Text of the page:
Every year since 1997, the UK has turned up at the Eurovision Song Contest, participated, expected to do half decently, and most of the time come away with zilch, with pundits asking if we should bother. I mean, this time we sent Bonnie Tyler, and she’s been Number One more than once. But Ms Tyler is not someone at the peak of her career, and thus our problem with the event.
Singers and songwriters who can make a decent crust elsewhere are not going to trouble themselves with a one-off competition that might look bad on their CV if they don’t walk away with it. So the singers are either unknowns or have already made their pile of dosh. It was not always thus: the problem used to be that we regularly came second, and by heck, did we complain about it.
Also causing grumbles – this before we joined the then EEC – was that we ended up hosting Eurovision when others pleaded poverty. London had staged the contest twice before the UK’s first win, with Edinburgh and then Brighton stepping in in the early 70s (the former was after Monaco had bodyswerved hosting after winning in 1971. Yeah, Monaco couldn’t find a suitable venue. Like hell it couldn’t).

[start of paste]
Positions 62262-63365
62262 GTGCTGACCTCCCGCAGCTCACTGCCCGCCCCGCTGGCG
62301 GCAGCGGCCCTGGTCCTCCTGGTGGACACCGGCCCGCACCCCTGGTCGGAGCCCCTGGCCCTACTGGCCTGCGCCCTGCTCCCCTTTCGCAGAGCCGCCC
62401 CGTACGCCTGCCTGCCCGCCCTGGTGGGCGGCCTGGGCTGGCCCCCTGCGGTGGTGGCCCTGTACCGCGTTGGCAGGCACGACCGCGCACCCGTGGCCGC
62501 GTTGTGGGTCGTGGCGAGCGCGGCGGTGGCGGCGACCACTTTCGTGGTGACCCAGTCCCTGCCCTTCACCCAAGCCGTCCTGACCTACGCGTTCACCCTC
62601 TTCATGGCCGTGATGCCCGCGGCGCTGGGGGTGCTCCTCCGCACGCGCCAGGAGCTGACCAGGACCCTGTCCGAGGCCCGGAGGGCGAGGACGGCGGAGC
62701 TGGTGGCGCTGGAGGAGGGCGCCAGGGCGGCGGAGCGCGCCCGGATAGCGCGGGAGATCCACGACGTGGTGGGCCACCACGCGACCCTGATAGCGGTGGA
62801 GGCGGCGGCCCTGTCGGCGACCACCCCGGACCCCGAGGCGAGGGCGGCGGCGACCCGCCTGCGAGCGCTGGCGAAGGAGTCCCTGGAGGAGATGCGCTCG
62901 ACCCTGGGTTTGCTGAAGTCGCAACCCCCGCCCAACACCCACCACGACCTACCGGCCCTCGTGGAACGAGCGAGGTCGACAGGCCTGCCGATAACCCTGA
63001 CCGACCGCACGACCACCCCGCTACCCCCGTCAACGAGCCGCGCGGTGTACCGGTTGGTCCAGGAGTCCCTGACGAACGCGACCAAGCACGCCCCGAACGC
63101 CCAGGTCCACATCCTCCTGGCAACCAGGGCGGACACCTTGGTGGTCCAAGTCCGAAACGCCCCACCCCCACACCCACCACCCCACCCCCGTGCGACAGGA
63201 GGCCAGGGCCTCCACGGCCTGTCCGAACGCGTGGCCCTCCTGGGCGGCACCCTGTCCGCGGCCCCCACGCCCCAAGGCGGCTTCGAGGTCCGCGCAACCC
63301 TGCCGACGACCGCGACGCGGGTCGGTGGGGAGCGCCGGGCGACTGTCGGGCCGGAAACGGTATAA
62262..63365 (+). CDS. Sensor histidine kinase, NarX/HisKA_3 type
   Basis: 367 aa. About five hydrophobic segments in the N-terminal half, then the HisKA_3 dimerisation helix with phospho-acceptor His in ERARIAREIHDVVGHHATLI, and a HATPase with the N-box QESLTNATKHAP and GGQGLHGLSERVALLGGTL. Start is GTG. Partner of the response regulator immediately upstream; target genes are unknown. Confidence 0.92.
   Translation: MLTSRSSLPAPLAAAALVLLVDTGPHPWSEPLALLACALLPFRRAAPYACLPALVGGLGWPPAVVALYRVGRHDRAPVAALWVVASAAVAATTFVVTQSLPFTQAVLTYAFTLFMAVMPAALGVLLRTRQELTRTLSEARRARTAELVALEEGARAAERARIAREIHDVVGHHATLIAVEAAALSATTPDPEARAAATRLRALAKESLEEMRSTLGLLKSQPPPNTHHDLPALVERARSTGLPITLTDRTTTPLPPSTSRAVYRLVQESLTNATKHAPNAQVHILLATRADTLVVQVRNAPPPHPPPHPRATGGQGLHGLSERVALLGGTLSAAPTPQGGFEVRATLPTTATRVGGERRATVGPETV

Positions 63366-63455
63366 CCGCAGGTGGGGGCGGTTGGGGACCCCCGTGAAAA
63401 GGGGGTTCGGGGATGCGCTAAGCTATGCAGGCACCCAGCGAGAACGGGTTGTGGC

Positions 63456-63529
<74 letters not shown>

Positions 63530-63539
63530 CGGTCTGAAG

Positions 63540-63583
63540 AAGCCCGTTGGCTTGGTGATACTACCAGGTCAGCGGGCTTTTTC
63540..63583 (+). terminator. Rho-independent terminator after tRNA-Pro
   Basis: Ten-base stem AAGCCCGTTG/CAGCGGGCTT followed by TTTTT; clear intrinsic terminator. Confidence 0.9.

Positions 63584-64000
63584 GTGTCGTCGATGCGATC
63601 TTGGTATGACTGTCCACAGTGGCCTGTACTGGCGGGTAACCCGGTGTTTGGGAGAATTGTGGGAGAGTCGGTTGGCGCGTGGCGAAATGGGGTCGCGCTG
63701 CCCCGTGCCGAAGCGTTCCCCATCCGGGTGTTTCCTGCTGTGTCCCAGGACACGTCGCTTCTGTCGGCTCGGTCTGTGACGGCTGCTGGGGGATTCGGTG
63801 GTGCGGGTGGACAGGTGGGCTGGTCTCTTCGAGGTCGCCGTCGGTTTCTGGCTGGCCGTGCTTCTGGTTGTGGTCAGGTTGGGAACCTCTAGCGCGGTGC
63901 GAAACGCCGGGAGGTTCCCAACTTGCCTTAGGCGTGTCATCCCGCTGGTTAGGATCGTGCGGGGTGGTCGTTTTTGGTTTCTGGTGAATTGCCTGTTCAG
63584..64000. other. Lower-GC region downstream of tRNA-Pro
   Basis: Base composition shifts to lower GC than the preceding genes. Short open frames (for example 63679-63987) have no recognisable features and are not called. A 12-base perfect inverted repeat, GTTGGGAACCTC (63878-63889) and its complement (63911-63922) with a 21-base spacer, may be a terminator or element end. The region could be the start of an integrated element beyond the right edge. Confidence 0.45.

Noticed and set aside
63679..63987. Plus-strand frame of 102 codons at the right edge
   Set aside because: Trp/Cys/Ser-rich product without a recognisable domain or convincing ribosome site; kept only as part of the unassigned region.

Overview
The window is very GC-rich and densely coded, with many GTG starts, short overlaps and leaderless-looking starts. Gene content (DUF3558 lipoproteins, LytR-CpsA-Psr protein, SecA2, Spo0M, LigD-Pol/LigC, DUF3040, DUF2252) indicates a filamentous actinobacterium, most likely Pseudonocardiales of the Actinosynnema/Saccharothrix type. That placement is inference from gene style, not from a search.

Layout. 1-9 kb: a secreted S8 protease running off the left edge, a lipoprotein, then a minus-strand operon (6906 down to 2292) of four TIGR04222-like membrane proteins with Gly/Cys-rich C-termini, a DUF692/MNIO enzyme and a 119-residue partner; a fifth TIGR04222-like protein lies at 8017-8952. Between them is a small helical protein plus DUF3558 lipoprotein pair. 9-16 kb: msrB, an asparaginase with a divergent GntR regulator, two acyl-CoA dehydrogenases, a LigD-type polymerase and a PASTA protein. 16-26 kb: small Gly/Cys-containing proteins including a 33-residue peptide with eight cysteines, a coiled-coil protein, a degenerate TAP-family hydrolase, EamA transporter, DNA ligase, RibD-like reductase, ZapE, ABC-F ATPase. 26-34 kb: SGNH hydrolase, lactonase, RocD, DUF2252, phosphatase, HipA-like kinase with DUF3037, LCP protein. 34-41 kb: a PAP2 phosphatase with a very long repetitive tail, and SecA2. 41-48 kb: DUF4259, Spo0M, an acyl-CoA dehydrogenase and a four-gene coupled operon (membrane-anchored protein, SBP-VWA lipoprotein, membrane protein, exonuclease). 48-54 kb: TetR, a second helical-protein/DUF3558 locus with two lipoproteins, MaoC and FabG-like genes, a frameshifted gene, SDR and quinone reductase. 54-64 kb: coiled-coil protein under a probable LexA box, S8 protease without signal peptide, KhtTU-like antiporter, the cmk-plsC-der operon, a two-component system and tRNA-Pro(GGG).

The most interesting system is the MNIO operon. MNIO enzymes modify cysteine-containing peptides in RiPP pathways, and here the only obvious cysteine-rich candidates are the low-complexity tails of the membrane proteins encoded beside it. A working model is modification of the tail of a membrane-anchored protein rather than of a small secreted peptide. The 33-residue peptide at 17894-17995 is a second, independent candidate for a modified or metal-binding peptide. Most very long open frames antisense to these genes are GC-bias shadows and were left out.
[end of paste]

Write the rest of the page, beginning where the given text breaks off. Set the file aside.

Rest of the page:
But we were better than those dastardly foreigners, even when they won. When Cliff Richard was beaten by the Spanish in 1968, there were mutterings of fixes. He couldn’t possibly have lost in a fair fight to a girl singing “La, La La La, La La La, La La La”, could he? Er, yes he could. Cliff got another chance in 1973. This time he came third. You guessed it, Spain were second.
And we kept getting suckered into more: Mary Hopkin was going to win, until the pesky Irish in the shape of Dana came along. The re-formed Shadows (the NME rather cruelly headlined the event “Ex-Group Exhumed Shock”) lost to a really crap song from the Netherlands. And The New Seekers did their polished best, only to be ambushed by Vicky Leandros, an expat Greek singing for Luxembourg.
Those artists were chart-toppers at the time, though, and that’s the difference, as well as there being so many more countries taking part. When the UK first took part – 1958, the second year of the contest – there were ten entries. Now, there have to be semi-finals to get the overall number down from the high 30s to 26. There is so much to sit through. Yet still the punters tune in.
Eurovision is also ridicule proof: when the Pythons depicted a fictional contest in 1972, won by “Bing Tiddle Tiddle Bong” (the UK’s joint winning 1969 entry might just have been in their thoughts), with another of the songs called “Ding Ding A Dong”, three years later, the winning song was called ... Ding Ding A Dong. Yes, it’s so daft, it’s impossible to ridicule it. But we still want to win it.
Sadly, we don’t look like adding to the five wins or fifteen second places right now.